Being an industry populated by medical professionals who also happen to be forward-thinking business visionaries, urgent care is likely to see accelerated growth in telemedicine in 2017 and beyond. Conversely, operators who don’t see the benefit run the risk of getting left in the dust, as even large healthcare businesses and networks—typically, slower to adopt new practices than entrepreneurial types—are forging ahead in offering virtual visits. Occupational medicine giant Concentra just announced it is adding telemedicine services through a partnership with American Well. Once it’s completely rolled out, the new initiative will enable employees to touch base with clinicians 24/7 through computers, kiosks, and mobile devices. On the institutional side, Brigham and Women’s Hospital (BWH) in Boston sees virtual care as instrumental in advancing access to care and improving population health, according to an essay by Adam Licurse, the system’s medical director for telehealth, and published in the Harvard Business Review. BWH is considering how it can best dive in by answering the following questions internally:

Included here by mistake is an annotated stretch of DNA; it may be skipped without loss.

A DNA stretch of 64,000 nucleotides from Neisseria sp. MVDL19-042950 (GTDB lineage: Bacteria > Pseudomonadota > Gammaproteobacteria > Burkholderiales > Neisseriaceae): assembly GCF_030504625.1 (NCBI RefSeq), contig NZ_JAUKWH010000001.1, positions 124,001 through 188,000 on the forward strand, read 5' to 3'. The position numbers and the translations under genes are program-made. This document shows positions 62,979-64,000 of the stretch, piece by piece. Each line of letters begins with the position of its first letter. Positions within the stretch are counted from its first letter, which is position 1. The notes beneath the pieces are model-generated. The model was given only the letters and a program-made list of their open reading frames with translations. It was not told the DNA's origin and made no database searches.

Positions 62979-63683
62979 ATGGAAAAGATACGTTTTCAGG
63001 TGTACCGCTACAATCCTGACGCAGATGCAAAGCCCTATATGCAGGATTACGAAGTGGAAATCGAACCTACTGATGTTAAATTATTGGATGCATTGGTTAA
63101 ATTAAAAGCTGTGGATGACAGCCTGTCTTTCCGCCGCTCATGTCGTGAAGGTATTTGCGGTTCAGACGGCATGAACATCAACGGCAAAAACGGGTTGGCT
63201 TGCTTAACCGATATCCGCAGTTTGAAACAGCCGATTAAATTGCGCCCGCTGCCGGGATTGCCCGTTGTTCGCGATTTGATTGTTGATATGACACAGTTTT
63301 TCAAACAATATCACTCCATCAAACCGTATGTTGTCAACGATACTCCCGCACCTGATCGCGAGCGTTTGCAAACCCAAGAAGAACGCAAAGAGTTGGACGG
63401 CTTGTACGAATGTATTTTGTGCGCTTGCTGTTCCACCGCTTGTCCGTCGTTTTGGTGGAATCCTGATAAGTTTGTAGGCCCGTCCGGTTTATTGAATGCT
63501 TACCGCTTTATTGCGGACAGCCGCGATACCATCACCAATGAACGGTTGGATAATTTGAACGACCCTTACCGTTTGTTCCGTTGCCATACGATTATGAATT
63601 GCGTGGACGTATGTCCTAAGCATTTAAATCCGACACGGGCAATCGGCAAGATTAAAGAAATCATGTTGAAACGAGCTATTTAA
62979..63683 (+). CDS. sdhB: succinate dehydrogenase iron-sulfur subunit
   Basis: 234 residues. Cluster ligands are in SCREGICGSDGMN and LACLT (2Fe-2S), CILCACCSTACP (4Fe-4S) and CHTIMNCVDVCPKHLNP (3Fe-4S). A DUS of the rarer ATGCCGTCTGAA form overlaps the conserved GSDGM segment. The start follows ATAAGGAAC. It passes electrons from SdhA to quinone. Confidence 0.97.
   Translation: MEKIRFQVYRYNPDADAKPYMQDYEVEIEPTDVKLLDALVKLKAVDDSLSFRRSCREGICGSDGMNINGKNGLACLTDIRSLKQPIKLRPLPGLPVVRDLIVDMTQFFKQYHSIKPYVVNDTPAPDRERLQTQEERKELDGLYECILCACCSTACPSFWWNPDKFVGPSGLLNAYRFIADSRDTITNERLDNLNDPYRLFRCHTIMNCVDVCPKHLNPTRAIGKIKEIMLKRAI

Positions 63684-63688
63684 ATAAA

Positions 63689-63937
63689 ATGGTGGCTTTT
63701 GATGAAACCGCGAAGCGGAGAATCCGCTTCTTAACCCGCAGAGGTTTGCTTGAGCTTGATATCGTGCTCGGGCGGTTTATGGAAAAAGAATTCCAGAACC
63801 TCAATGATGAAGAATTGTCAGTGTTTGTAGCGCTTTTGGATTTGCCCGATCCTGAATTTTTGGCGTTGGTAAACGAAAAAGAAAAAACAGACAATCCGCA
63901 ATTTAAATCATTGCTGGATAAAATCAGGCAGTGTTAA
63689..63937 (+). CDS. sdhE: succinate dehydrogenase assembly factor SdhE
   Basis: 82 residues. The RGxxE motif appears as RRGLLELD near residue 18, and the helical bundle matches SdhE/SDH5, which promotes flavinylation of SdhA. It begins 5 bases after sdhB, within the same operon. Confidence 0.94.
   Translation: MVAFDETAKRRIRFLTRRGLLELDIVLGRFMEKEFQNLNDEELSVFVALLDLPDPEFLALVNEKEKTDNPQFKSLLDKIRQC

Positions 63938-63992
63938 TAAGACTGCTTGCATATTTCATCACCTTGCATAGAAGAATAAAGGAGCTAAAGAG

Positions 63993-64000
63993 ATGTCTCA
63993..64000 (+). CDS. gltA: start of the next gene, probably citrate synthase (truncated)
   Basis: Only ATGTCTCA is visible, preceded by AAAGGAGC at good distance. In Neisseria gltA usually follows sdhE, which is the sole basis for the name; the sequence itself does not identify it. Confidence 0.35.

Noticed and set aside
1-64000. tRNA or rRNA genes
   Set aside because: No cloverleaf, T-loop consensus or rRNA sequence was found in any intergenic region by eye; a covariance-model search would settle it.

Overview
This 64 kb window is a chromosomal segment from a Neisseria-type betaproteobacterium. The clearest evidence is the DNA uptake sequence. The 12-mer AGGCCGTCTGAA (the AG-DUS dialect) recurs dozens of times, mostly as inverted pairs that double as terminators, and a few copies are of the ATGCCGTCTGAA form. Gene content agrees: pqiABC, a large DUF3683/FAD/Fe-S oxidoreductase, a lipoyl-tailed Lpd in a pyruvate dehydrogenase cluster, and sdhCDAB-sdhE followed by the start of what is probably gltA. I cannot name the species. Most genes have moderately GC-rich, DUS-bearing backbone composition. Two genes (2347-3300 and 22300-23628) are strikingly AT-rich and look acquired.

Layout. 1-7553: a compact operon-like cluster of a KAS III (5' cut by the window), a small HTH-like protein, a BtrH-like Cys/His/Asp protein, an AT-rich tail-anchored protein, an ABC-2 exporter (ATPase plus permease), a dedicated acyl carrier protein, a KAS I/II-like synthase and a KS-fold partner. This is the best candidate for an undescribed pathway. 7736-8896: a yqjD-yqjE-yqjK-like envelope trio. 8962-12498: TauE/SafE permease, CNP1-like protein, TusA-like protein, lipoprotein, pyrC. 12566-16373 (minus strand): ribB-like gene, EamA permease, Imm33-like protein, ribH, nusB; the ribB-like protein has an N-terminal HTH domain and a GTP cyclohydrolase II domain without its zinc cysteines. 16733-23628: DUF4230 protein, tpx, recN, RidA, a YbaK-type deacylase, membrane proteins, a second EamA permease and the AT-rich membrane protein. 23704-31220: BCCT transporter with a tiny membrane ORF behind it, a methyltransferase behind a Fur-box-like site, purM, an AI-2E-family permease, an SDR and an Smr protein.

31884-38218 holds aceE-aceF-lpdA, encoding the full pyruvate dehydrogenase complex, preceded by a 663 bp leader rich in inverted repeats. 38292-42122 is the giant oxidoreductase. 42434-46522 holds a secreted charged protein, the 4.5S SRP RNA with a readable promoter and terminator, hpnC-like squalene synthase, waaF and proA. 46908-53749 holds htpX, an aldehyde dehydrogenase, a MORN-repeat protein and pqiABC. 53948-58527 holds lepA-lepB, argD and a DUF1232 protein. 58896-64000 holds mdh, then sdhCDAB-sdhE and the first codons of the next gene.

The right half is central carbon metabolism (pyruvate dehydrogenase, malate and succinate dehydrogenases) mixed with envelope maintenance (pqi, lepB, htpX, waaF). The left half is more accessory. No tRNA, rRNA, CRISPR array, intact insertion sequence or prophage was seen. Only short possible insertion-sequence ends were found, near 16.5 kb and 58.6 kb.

• Which clinical services should be offered virtually, and why?
  • Which technology tools will meet the demographic, clinical, and business needs for these services?
  • Should telehealth programs be offered directly to patients or only among providers?
  • How does virtual care create value for my practice or organization?
  • How can this value be assessed from the patient’s perspective as well as the organization’s?

What questions do you need to answer to determine how you can leverage new technologies for the benefit of your patient base and your business?

Time for Urgent Care to Embrace Telemedicine
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